The Monopolies and Restrictive Trade Practices Commission (MRTPC) on Thursday ruled that the cement industry was involved in restrictive trade practices and ordered an end to fixing prices in concert, 17 years after it began its inquiry into the industry.
Ethics scanner: A labourer walks on a pile of cement bags at a building site in Gurgaon. The commission has also investigated the role of trade body Cement Manufacturers Association in fixing prices.
The inquiry into possible cartelization was directed at 44 cement companies, including top cement makers Ambuja Cements Ltd, ACC Cements Ltd, India Cements Ltd, Madras Cements Ltd, Shree Cement Ltd and Dalmia Cement Ltd.
It also investigated the role of trade body Cement Manufacturers Association (CMA) in fixing prices.
“...All the respondents excepting (CMA)...have been indulging in restrictive trade practices and have been acting concertedly,” MRTPC said in its order.
The commission began inquiries on 12 October 1990 into possible cartelization by cement companies after its investigative wing argued that the firms were setting cement prices “in an arbitrary and unjustified manner”.
Despite differing costs of production in different units in the same region, prices of different firms were the same, the investigative wing had said. The commission directed 41 of the 44 firms not to fix prices in concert and asked these firms to comply with the order within two months.
CMA said it had not yet seen the order. “At this stage I can only say that we respect the judgement of the court and will abide by it,” CMA president Hari Mohan Bangur, who is also the managing director of Shree Cement, said.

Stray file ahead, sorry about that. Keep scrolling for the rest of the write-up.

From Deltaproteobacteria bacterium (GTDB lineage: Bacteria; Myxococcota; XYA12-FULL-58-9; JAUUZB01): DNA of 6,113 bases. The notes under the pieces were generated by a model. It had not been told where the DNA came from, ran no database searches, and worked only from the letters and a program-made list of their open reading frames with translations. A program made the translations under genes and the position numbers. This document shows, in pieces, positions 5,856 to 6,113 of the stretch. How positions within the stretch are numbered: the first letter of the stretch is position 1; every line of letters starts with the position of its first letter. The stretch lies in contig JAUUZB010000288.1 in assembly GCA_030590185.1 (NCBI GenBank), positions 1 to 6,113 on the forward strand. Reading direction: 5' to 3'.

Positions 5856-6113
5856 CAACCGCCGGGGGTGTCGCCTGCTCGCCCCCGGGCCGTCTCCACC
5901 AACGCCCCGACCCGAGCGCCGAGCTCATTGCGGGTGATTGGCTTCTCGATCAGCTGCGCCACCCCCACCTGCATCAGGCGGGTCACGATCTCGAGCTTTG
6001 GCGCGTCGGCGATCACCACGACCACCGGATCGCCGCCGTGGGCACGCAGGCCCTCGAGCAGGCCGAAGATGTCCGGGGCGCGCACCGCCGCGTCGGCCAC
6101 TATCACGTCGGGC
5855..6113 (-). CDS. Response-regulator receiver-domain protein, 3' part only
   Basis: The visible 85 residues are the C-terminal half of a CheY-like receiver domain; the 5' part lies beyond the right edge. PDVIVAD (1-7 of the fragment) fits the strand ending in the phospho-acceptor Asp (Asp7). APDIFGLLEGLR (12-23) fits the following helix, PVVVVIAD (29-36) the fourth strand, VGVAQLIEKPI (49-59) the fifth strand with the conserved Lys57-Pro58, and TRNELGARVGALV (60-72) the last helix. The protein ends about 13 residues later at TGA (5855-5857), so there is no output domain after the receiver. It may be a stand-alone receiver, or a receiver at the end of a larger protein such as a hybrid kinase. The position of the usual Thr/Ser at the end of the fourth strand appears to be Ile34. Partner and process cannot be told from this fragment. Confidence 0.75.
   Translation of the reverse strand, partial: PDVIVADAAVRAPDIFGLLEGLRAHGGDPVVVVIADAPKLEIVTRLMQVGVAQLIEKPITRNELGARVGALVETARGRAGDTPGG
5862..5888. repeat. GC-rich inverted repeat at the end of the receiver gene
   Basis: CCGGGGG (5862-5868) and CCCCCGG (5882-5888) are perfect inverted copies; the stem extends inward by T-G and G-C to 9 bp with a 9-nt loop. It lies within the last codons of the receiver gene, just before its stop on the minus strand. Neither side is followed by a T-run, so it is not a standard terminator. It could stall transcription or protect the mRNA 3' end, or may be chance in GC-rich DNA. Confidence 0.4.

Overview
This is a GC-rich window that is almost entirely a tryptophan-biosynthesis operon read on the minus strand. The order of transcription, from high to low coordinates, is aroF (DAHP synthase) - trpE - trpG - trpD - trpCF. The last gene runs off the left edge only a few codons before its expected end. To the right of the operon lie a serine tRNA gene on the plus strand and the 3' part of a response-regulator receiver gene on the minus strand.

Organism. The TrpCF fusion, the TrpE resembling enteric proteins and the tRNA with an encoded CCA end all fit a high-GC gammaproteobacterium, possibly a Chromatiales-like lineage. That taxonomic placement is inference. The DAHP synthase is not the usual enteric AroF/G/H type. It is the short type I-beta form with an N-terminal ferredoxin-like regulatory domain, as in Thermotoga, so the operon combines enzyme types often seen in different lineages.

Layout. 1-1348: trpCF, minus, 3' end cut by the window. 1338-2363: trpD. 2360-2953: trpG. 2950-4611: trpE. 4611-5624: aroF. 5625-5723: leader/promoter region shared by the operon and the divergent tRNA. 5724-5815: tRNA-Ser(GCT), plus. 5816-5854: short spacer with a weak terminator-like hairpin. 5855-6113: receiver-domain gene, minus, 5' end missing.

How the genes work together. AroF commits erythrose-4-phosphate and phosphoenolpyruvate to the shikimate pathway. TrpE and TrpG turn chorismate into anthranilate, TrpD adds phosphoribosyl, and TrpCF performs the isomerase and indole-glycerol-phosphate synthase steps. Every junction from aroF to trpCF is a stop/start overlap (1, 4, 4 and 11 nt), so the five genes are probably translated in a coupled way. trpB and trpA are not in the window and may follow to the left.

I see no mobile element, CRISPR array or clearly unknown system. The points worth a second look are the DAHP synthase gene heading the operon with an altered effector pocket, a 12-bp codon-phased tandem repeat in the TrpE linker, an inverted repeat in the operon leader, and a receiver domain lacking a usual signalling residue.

Some of the indicted firms no longer exist, he added. Analysts said the judgement will have little impact on the stock prices of the cement firms and also on future price hikes.
India gets $100 mn from Global Fund to curb AIDS
New Delhi: India will receive a grant of more than $100 million (Rs396 crore) from Geneva, Switzerland-based funding agency Global Fund for AIDS, tuberculosis and malaria. The amount will be used to buy costly second line regimen of anti-AIDS drugs and scale up existing antiretroviral treatment (ART) programmes in the country.
India has an HIV-infected population of 2.5 million people of which roughly 500,000 could be requiring ART. The government is providing these drugs to merely 130,000 infected people as of now. “This is a very positive news for India’s fight against AIDS and these resources could be put to use in furthering that cause,” Union minister for health and family welfare Anbumani Ramadoss said while addressing the media in New Delhi.
Global Fund’s total grants portfolio for India is $747 million for treating the three pandemic diseases of which $492 million has already been signed on, said Global Fund’s executive director Michel Kazatchkine.
- Bhuma Shrivastava
DGCA serves notices to Kingfisher, Jet Airways
New Delhi: The Director General of Civil Aviation (DGCA) has issued show cause notices to Kingfisher Airlines Ltd and Jet Airways (India) Ltd for not complying with ticketing norms relating to charges on tickets.
In an emailed statement DGCA said it has issued notices to the two airlines “asking them as to why action should not be initiated against them under paragraph 15 of Schedule XI of the Aircraft Rules, 1937, for not furnishing the details of the charged tax components in their domestic airline tickets, as this was in violation of the conditions...to operate Scheduled Air Transport Services.”
Most airlines have been clubbing surcharges levied on rising fuel costs and fuel burnt due to congestion over airports—amounting to as much as Rs1,800 per passenger—and classifying it as taxes on tickets creating “ambiguity”.
- Tarun Shukla